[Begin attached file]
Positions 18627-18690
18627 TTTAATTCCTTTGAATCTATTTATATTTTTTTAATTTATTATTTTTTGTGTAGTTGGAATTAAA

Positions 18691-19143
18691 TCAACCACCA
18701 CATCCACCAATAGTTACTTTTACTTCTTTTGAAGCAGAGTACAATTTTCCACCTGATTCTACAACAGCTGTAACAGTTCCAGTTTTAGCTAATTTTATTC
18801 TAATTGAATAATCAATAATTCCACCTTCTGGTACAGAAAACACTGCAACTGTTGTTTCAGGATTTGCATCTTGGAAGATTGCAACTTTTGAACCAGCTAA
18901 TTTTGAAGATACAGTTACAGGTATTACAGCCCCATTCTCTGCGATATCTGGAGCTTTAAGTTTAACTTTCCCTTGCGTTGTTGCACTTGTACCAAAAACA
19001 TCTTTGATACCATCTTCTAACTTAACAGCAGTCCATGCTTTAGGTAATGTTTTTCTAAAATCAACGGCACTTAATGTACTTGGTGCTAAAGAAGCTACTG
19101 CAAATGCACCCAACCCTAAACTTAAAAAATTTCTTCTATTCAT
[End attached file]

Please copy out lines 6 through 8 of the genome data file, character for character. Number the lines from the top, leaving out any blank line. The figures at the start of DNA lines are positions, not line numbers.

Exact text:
18801 TAATTGAATAATCAATAATTCCACCTTCTGGTACAGAAAACACTGCAACTGTTGTTTCAGGATTTGCATCTTGGAAGATTGCAACTTTTGAACCAGCTAA
18901 TTTTGAAGATACAGTTACAGGTATTACAGCCCCATTCTCTGCGATATCTGGAGCTTTAAGTTTAACTTTCCCTTGCGTTGTTGCACTTGTACCAAAAACA
19001 TCTTTGATACCATCTTCTAACTTAACAGCAGTCCATGCTTTAGGTAATGTTTTTCTAAAATCAACGGCACTTAATGTACTTGGTGCTAAAGAAGCTACTG